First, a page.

To be Clean? Or to be Fair?
“San Francisco itself is art, above all literary art. Every block is a short story, every hill a novel. Every home a poem, every dweller within immortal. That is the whole truth.” - William Saroyan
Oh, the art of San Francisco. A city filled with art not only in the form of breathtaking pictures, but art in the form of flamboyant parades, differing cultures, and unique landscapes. All of this combine to make San Francisco an “epicenter for liberal activism” (Begin 1). For decades, San Francisco has been known to be one of the most progressive cities in the country, being home to a number of protests and rallies formed to further human rights and create equality in the world. However, lately a large amount of proposed laws are making people question this once irrefutable reputation. The latest of these laws is directly targeting homeless people. The Sit/Lie Ordinance, also known as Proposition L, would ban individuals from sitting or lying on public sidewalks from the hours of 7 a.m. to 11 p.m (Begin 1). This would mean that any homeless person who simply sits on the sidewalk minding his or her business during such hours would face an expensive fine and possible jail time. Such a law completely contradicts the meaning of a public sidewalk. The sidewalks are public; they are accessable by all members of a community, regardless of their financial status. How can the city of “love and peace” be the same city that criminalizes individuals sitting on a public sidewalk? This ordinance is both unfair and unethical, targeting a group of people just because of their poverty level and creating discrimination rather than fighting it.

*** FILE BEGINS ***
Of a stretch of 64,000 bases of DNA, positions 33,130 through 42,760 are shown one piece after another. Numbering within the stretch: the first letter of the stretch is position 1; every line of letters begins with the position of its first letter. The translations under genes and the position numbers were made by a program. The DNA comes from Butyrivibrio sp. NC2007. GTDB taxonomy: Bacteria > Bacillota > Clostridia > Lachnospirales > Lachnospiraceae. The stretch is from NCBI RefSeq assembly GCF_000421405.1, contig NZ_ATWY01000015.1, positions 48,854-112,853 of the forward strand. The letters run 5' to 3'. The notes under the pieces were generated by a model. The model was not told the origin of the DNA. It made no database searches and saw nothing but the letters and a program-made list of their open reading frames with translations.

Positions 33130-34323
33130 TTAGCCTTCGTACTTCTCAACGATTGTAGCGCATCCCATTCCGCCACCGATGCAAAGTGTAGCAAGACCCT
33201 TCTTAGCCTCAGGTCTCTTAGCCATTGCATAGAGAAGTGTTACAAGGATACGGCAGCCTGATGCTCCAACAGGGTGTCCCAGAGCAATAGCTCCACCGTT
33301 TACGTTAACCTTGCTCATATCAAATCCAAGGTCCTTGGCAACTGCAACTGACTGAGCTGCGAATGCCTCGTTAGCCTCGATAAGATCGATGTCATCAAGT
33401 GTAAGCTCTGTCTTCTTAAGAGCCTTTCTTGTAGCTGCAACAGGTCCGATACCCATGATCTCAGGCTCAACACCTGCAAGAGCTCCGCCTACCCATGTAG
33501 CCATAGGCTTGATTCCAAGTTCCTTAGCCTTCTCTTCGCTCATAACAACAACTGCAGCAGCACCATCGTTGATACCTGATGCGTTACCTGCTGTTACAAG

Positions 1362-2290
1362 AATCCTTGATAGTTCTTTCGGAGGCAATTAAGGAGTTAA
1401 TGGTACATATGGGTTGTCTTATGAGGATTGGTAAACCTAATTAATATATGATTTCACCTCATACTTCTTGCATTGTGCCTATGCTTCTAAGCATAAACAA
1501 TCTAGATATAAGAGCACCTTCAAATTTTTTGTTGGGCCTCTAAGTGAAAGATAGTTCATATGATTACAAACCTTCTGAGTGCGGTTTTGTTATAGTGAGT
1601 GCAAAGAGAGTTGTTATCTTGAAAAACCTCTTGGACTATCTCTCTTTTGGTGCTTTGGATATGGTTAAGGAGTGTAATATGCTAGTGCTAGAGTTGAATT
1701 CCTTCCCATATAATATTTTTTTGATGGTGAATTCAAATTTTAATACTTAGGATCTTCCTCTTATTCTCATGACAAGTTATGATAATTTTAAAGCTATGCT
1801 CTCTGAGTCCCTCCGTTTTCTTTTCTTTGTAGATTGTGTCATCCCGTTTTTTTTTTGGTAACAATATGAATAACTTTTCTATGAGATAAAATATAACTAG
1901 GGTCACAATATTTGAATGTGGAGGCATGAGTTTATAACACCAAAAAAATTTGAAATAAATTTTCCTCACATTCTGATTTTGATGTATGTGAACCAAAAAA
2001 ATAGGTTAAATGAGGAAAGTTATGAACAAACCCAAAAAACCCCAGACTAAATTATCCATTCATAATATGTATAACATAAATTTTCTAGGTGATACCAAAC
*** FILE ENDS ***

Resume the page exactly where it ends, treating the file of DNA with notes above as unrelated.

Proposed by Mayor Gavin Newsom, this law was first brought up in response to the increase in violent outbursts on the streets and the compromised safety people felt while walking on sidewalks of the city. Individuals reported being harassed and assaulted by the homeless and felt their safety was at...
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